GforGames' Matei seems resigned to a cruelly disappointed hope. "As always, it's difficult know for sure (or t0 accurately predict) what will happen in the second half of the year, and the next iPhone is still quite a mystery, despite the numerous rumors surrounding it," he writes, perfectly summing up the epistemic dilemma of the iOSphere. "Whether or not we'll get to see a sapphire screen on the iPhone 6 remains to be seen, but chances are slim."
At 9to5Mac, Mark Gurman has been working with an investor, Mark Margolis, to track down documents about Apple's deal with GTAT. The most recent post, from Feb. 6, links to a redacted SEC filing by GTAT that goes into detail about the agreement. You can find the document online.
The Rollup doesn't agree with some of Gurman's specific deductions, but the SEC filing makes clear this is a massive Apple investment, apparently similar to the kinds of capital spending arrangements it has with its Asian suppliers and that it appears to commit GTAT to an exclusive relationship with Apple with regard to sapphire production in very large quantities. A reasonable conclusion is that Apple seems to be preparing to create sapphire displays for larger devices.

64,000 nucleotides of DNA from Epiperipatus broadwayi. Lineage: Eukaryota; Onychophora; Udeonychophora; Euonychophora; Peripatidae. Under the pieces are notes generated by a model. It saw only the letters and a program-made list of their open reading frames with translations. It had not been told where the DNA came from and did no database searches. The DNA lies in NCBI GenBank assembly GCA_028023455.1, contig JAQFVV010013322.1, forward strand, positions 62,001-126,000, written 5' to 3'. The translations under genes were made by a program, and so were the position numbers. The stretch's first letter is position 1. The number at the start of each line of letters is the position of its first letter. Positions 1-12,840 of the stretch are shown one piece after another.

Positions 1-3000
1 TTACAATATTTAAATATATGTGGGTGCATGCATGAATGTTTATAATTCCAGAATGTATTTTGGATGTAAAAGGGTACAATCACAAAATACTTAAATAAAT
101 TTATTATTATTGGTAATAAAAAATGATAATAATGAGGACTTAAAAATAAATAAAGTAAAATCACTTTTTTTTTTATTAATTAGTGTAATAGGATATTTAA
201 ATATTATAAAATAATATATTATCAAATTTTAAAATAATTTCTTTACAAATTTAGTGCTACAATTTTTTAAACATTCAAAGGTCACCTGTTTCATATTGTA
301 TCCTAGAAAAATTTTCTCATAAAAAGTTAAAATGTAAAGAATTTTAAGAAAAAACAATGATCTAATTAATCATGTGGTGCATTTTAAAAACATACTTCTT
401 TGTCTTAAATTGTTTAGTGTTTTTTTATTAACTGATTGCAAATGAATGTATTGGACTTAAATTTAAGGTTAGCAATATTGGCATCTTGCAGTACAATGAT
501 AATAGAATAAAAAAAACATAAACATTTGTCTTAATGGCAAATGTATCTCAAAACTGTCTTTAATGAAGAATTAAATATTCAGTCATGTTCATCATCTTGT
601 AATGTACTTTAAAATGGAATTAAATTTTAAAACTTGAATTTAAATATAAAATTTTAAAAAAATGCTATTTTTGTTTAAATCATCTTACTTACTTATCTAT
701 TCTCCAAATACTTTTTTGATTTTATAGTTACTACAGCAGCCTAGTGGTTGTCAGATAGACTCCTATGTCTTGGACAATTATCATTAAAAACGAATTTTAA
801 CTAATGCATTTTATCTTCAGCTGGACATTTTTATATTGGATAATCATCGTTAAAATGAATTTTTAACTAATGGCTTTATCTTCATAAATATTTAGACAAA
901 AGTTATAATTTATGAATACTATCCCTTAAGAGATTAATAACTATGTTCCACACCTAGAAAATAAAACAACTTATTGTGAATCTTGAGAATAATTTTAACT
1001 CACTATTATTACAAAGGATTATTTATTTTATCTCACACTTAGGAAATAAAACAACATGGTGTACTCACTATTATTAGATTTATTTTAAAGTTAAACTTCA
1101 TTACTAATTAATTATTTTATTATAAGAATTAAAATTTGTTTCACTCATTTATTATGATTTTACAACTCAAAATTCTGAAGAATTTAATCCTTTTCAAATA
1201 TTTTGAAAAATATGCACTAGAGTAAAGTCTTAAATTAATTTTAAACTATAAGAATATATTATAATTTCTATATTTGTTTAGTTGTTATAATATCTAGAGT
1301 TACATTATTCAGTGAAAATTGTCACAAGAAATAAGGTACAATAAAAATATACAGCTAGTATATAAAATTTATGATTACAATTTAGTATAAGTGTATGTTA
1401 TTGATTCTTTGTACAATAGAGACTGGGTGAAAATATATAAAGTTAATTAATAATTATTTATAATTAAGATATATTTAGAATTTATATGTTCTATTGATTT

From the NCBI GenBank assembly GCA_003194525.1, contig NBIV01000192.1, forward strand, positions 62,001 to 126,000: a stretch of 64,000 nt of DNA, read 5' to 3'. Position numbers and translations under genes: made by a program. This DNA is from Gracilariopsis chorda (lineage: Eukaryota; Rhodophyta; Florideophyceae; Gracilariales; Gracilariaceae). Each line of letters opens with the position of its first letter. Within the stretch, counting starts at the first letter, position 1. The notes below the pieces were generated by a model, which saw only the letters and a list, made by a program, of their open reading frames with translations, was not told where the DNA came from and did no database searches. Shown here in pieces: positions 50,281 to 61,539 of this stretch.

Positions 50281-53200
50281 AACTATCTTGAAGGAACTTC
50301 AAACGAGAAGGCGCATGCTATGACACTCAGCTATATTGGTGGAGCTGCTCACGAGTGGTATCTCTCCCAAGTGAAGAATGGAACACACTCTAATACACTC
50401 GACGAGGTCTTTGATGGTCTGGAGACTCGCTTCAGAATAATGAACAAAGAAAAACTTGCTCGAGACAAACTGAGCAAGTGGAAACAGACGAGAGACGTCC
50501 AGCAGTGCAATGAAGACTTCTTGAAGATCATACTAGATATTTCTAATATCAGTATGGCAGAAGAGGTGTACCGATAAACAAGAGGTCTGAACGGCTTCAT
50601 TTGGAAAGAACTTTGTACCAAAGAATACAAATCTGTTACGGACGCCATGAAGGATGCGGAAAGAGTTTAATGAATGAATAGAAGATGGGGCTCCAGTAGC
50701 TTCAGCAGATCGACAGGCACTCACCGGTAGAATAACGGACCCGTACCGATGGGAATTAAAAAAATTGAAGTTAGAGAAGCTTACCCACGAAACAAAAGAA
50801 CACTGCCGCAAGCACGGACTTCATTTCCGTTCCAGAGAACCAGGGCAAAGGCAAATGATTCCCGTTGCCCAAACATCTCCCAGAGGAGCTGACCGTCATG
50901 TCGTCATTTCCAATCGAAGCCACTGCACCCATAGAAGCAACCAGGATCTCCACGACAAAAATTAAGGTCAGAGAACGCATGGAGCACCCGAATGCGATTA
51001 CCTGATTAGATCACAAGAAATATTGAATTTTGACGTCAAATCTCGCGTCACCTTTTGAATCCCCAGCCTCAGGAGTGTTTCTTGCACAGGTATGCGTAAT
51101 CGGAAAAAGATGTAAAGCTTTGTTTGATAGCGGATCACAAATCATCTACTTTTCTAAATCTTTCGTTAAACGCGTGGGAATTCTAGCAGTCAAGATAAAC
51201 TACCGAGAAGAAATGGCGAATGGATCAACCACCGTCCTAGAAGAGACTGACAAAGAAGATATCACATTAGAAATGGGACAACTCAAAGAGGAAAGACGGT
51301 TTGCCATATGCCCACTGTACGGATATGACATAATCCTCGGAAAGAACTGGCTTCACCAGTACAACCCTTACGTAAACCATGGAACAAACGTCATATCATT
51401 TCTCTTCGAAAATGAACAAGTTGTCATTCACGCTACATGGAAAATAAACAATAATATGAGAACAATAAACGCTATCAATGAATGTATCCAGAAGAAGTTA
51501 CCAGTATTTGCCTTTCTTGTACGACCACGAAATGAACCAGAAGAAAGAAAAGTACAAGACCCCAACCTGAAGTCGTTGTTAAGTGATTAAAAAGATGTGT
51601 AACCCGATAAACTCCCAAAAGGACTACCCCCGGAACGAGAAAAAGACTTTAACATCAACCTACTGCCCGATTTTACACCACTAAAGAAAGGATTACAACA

Margolis this week disagreed with the GforGames conclusion that sapphire is still too expensive for Apple to use on the iPhone. He argues that given the dramatic cost reductions in sapphire manufacturing and Apple's gigantic share of smartphone profits, there is "wiggle room in their margin to add sapphire displays."
The question remains as to when they'll be added.
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